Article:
‘Cura Personalis’ Column: Running down unknown roads


Oftentimes when I am stressed, I rely on running to cancel out negative thoughts. Without even realizing it, I’ll carry my worries with me for miles. Whether I’m outside or on a treadmill, the endorphins will eventually lift away all the anxieties that weigh me down. By the end of every run, I feel way better than I did at the start.

Karen Konkoly

Karen Konkoly

After those gym sessions, though, the endorphins wear off. My legs and my heart are a stronger, but my mind soon finds its way back to the stressful place it was before. Running outdoors, on the other hand, has led me to some of the most unexpectedly breathtaking moments of my life. It takes me out of my mind altogether, and my anxieties fly away as I embrace the beautiful moment I’m a part of. Long after the runner’s high fades, I derive energy and happiness from having experienced whatever new, little glorious part of the world I discovered on my last run.

I’m not saying there’s anything inherently wrong with treadmills. When there’s snow on the ground or it’s 15 degrees outside, treadmills can facilitate an excellent workout. The problem, as I see it, is when treadmills become the automatic default. Why keep running when you aren’t going anywhere?

Taking your cardiovascular exercise outdoors, whether running, walking, or somewhere in between, creates an excellent opportunity to become one with the city around you. The mindfulness that comes with exercising outdoors improves the health of your mind as well as your body.

I never feel like I know a city until I run it. Even my hometown became a totally new place when I found I could traverse the miles with my feet instead of tires. How many ordinary places have I driven over thousands of times but never set a foot upon? Little ordinary things like mailboxes and trees can become wonderful and meaningful when you’re sharing the ground beside them.

In Bethlehem, one of my favorite places to run is west along the canal, when coming from the direction of Lehigh’s campus. If you are unfamiliar with the canal path, it sits just across the Lehigh River in North Bethlehem and, according to its website delawareandlehigh.org, extends miles from Jim Thorpe to Easton —the farthest I’ve ever gotten is from the boathouse to Freemansburg. To access it from Lehigh, begin by crossing the New Street Bridge or the Minsi Trail Bridge, which is by the Sands Casino. Halfway across both bridges, just after the Lehigh River, you’ll find a staircase. At the bottom is the canal path.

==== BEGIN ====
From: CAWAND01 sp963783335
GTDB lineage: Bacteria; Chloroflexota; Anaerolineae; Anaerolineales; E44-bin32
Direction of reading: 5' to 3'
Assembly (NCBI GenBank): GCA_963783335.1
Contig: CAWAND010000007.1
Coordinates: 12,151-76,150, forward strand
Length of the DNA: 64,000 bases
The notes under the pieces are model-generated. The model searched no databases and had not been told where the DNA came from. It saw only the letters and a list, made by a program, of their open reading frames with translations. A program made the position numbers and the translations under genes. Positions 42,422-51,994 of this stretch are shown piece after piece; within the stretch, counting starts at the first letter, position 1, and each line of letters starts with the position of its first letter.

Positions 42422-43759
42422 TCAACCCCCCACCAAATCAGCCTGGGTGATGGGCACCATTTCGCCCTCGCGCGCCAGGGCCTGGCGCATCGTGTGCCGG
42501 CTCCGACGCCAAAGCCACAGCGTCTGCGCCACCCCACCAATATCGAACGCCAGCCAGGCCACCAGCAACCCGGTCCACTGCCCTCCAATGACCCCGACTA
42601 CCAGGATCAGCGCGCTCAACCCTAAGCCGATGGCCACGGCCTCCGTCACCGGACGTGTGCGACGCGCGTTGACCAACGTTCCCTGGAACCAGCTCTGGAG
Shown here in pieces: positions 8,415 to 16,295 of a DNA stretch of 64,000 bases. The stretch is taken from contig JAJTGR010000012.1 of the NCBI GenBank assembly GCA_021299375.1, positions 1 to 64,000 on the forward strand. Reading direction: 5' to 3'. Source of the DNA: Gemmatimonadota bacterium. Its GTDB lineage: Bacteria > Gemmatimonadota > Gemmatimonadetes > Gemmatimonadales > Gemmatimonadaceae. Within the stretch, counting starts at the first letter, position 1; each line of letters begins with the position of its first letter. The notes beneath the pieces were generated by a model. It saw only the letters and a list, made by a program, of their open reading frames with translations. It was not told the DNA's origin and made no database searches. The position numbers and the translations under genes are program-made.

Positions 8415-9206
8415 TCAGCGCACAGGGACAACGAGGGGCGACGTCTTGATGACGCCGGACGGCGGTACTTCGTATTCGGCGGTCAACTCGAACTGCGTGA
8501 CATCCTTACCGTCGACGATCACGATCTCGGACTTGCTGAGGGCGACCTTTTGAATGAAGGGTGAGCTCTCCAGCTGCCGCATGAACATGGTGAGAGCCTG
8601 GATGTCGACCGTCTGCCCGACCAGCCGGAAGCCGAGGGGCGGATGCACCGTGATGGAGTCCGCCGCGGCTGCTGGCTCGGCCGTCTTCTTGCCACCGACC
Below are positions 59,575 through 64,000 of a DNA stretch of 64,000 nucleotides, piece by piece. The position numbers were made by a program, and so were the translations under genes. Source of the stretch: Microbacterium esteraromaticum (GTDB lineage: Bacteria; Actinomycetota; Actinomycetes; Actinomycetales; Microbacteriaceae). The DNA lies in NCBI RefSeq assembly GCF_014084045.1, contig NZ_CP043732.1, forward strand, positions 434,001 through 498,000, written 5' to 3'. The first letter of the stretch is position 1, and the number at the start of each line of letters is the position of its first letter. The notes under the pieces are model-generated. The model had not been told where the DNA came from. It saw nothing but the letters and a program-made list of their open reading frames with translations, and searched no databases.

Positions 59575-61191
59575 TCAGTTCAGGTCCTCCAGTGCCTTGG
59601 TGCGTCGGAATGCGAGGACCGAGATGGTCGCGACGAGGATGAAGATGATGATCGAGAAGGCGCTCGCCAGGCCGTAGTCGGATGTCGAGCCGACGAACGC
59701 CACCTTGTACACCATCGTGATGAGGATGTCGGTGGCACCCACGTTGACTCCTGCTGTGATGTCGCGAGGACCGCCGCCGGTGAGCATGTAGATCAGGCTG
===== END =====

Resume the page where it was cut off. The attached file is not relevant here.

If you cross at the New Street Bridge and follow the trail left for a mile or two, you’ll find yourself wrapped in a stunning tunnel of trees, guided by the still canal on one side and the Lehigh River on the other. Especially in autumn, the changing leaves are mirrored perfectly in the canal. Running there puts you on the edge of reality, skimming the line between the towering trees and their dreamlike imitation in the water.

Before running in a new place, I like to ask advice from local runners or look up a few routes to build the foundation of my cognitive map. Once I have a basic idea of how to find my way back home from several directions, my favorite part of running is branching out and discovering serendipitous parts of the world. With habitual outdoor running, you start to notice all the little paths and neighborhoods and bridges you can explore.

Running into the unknown will create uncertainty about the distance you will cover, but curiosity is great fuel for endurance. The longest runs I’ve ever been on were powered from the wanderlust of being miles into a long trail, yearning to know what’s at the end. Of course, it can also be a great way to get lost. Taking along a good GPS or running buddy can help you find your way home, but consistently running new routes will develop your internal GPS as well.

I don’t find a new place every run, but whenever I have a bit of extra time or extra spontaneity, I’ll run somewhere I’ve never been before. Heading down unknown roads has led me to many of my favorite places in the world. For me, the euphoria of suddenly running into somewhere beautiful and new is one of the most rewarding parts of running.

Running on a treadmill can accomplish some physical goals, but running through the world can lend a perspective on the world that is infinitely more valuable. The bravery of being your own pioneer can empower and motivate a healthy lifestyle and make exercising so much more than a workout for your body.

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